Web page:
Is KIF iOS in line with mobile testing best practices?

KIF was created by Square in 2011 to automate iOS apps - how does it compare to Appium?

Is KIF iOS in line with mobile testing best practices?

As your users turn to mobile the number of apps and devices you need to test your apps on is growing rapidly.  And, just as in web testing, there is a need for robust, reliable, and easy-to-use tools for mobile testing.  Automation is key as you can't test all the device / browser combinations manually.  So the question is, what framework do you use for testing?

In the world of mobile testing, there are a number of open source projects tackling the problem of mobile automation. One of these is KeepItFunctional, or KIF. KIF was created by Square in 2011 to automate iOS apps.

The team who created KIF had a few goals in mind for the framework:

- requires minimal setup to run a test suite
- allows developers to develop tests in the same language as the rest of their code to minimize learning and adaption layers
- can be easily extended to fit developers’ needs 
- works in CI setups

The framework allows for running tests on both simulators and real devices, and once the Xcode project has been configured, there are no external dependencies. KIF iOS tests are written in Objective-C, and with the help of WaxSim, tests can be integrated with CI systems like Jenkins.

Comparing KIF to Appium

Sauce Labs mobile testing is powered by Appium, a cross-platform mobile automation framework that follows Selenium WebDriver’s JSON Wire Protocol. We chose to support Appium because we believe it has a considered philosophy that keeps the future of mobile automation in mind. KIF, while a useful framework, does have some major differences from Appium.

First, KIF is purely for iOS automated testing. This means that developers and companies who want to do both iOS and Android testing will need to find a second automation framework for Android testing. This also means that any work that is done to implement KIF or write scripts will have to be redone for Android. In a world that increasingly requires companies to support multiple platforms, this could make mobile automated testing much more difficult and time-consuming.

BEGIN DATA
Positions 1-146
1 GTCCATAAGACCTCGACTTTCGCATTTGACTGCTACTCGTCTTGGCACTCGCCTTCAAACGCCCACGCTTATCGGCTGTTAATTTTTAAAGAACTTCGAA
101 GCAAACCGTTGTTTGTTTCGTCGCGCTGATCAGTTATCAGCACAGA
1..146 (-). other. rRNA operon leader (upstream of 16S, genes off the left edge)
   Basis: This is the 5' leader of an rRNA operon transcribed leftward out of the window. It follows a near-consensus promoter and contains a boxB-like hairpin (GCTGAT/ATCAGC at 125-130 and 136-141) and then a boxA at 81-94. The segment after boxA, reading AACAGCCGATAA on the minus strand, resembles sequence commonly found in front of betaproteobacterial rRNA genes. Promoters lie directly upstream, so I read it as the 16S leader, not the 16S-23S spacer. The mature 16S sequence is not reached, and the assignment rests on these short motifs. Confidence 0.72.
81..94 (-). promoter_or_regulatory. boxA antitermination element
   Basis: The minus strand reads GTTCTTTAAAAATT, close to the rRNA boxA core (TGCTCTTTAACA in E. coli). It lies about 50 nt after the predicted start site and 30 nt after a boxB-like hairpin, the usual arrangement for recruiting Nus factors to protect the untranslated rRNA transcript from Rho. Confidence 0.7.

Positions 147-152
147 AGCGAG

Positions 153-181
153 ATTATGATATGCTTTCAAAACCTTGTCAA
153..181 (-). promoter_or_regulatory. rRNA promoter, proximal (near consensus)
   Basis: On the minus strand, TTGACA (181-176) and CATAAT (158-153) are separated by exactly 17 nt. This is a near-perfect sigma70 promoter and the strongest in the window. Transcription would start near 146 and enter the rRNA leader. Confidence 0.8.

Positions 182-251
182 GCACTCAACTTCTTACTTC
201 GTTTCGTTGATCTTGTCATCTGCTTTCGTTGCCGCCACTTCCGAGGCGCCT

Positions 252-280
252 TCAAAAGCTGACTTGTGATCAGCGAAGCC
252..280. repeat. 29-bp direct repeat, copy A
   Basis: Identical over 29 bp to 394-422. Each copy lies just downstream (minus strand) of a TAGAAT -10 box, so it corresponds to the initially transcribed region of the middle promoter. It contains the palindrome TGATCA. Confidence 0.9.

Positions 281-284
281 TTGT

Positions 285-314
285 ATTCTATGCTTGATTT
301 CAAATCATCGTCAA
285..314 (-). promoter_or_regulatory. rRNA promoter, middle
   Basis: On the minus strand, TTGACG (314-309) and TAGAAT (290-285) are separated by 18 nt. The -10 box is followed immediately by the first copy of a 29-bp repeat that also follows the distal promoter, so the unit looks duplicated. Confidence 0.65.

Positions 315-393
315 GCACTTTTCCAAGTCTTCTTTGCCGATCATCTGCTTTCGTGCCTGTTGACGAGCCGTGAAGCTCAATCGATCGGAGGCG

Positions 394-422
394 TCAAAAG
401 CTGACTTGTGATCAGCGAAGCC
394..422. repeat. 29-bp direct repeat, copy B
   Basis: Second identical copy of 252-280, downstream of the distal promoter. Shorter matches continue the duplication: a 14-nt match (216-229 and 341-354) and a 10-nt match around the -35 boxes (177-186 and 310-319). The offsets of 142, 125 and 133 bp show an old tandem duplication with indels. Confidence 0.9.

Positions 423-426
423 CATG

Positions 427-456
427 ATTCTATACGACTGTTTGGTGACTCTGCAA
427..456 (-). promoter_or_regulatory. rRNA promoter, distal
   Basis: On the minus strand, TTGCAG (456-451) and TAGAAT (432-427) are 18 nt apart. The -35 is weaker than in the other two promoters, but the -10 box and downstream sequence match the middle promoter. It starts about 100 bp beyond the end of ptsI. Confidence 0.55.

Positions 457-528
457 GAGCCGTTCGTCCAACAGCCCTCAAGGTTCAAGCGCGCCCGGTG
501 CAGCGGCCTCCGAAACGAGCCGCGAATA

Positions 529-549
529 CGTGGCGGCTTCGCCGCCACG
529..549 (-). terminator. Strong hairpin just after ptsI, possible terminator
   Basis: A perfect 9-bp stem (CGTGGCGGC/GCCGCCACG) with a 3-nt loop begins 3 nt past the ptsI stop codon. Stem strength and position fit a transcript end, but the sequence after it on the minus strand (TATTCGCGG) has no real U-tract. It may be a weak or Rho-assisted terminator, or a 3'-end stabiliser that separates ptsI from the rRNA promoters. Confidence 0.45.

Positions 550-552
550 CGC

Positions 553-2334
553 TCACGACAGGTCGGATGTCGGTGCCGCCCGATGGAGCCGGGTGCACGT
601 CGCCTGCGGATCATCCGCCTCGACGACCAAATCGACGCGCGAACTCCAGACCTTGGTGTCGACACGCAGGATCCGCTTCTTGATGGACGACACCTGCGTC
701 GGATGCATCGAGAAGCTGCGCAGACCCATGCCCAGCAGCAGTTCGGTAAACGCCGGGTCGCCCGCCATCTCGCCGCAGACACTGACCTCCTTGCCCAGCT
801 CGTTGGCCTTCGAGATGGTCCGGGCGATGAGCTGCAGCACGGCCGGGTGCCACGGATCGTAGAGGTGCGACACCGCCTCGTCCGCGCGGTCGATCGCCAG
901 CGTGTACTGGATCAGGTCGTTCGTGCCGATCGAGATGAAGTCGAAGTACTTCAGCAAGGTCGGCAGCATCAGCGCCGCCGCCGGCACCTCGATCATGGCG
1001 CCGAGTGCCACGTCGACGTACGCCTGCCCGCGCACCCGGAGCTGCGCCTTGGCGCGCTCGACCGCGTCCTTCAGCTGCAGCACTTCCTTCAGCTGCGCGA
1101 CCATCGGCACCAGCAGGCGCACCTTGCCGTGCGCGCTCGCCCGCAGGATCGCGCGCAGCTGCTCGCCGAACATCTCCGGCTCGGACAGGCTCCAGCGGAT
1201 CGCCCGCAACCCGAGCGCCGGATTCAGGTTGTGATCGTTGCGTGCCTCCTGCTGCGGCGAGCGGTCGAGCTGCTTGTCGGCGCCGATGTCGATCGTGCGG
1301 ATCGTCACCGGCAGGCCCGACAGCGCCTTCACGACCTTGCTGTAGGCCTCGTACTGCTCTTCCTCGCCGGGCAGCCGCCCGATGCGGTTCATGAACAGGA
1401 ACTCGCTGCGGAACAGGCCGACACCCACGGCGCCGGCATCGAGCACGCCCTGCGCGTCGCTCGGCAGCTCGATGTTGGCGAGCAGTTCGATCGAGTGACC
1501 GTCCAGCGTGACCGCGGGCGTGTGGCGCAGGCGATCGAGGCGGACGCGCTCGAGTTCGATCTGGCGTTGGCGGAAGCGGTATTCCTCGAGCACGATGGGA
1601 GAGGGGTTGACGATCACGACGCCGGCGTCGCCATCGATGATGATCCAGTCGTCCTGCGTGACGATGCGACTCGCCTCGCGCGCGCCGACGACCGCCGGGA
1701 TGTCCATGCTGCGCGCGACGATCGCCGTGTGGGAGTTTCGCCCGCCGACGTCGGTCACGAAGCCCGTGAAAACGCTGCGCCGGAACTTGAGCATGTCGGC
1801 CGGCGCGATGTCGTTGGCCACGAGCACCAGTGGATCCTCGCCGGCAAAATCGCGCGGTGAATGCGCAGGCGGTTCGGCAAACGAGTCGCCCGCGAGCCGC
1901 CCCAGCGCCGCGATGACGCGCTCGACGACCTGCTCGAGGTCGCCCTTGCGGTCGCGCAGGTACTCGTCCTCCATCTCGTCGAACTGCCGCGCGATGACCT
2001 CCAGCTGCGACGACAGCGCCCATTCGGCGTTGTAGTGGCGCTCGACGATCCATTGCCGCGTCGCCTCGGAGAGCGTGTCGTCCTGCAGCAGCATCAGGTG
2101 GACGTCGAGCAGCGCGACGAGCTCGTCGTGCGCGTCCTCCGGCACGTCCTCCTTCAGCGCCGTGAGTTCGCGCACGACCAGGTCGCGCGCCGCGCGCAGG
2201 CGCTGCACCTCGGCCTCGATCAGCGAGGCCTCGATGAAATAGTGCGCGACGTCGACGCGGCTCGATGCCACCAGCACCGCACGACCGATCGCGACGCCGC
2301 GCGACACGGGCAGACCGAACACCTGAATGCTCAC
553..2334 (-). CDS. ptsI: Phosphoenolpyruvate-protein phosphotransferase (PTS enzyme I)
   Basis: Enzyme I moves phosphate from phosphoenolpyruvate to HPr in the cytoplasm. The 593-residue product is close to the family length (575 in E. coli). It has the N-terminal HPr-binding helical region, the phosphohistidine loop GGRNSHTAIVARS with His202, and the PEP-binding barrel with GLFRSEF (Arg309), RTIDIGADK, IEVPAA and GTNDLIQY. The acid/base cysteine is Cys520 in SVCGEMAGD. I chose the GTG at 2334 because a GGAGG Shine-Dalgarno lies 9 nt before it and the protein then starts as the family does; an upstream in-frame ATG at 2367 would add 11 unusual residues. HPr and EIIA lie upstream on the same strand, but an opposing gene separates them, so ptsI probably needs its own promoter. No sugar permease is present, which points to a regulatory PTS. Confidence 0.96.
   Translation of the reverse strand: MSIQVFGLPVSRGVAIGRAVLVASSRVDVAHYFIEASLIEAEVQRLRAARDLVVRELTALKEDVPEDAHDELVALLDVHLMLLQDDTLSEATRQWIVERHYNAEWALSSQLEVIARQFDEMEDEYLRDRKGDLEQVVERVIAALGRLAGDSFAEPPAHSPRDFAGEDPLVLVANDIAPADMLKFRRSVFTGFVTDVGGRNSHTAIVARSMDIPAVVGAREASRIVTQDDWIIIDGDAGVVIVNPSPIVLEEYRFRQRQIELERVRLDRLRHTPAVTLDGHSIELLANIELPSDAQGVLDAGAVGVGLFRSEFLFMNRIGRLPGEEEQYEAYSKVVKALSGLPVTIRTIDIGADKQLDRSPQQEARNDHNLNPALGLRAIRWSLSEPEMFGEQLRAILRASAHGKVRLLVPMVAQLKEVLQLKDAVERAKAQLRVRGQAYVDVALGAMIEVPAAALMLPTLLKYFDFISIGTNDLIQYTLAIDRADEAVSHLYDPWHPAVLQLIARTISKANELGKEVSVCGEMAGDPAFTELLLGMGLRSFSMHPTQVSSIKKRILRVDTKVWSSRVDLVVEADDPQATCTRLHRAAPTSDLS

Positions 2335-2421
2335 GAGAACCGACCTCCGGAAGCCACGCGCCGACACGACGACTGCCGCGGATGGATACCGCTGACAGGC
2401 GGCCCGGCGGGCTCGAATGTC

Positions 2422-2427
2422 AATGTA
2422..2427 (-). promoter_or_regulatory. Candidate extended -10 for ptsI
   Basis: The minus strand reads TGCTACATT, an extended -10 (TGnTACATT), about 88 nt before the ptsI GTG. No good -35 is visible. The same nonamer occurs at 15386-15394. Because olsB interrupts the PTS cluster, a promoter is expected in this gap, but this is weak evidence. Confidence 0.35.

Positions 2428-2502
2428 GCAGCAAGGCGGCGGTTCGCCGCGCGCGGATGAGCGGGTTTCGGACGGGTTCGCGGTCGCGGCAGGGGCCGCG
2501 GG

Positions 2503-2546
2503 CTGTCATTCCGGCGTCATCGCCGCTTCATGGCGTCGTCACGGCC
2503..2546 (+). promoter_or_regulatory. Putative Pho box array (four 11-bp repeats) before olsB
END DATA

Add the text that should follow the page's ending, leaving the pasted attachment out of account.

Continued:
Additionally, there are some other key differences between Appium & KIF iOS testing which we’ll explore by looking at Appium’s philosophy for mobile automation and how KIF compares.

Appium’s philosophy for mobile automation follows four rules:

  1. Test the same app you submit to the marketplace.
  2. Write tests in any language or framework.
  3. Use a standard automation specification and API.
  4. Build a large and thriving open-source community effort.

Below, you can see how KIF compares to Appium in relation to these four tenets.

Appium’s first rule for mobile automation posits that to maximize confidence in automated testing, you should test the same app you submit to the marketplace. On this front, KIF does well, since there are no external dependencies for the app. This minimizes the likelihood that you will release an app with unforeseen bugs or regressions.

KIF, however, does not follow Appium’s philosophy of allowing developers to write tests in any language or framework. KIF iOS tests are written in Objective-C, which will be fine for some, but not for everyone. Supporting as many frameworks and languages as possible keeps developers options open and gives them the flexibility to choose what language they’re writing in based on their needs and not simply because they have no other choice.

KIF also fails to use a standard automation specification and API. This means that developers must spend time learning KIF’s idiosyncrasies rather than depend on commonly known specifications. This also means that developers using KIF can’t easily switch frameworks if needed, because they use a tool that differs markedly from other projects.

Last, KIF, while it does have active forums, does not focus on cultivating a truly thriving open-source community to push it forward. Appium, though a younger project, has a thriving community supporting its development, whether by filing bug fixes or contributing code. Appium has held several hackathons, and now has its own meetup group. We believe that it is this enthusiastic community effort that will maximize Appium’s potential.

KIF can be a great option for a iOS mobile automation, and many have found success with it. However, we’re also excited for Appium’s potential.

Interested in diving in and trying Sauce Labs for iOS testing?

Sauce Labs makes automated testing awesome. Our cloud-based platform helps developers test native & hybrid mobile and web applications across hundreds of browser / OS platforms, including iOS, Android & Mac OS X. Sauce supports Selenium, Appium and popular JavaScript unit testing frameworks, and integrates with all of the top programming languages, test frameworks and CI systems. With built-in video recording and screenshots of every test case, debugging tools, and secure tunneling for local or firewalled testing, Sauce makes running, debugging and scaling test suites quick and easy. 

Written by

Sauce Labs

Topics

Mobile testingAppiumFrameworksSeleniumAutomated testing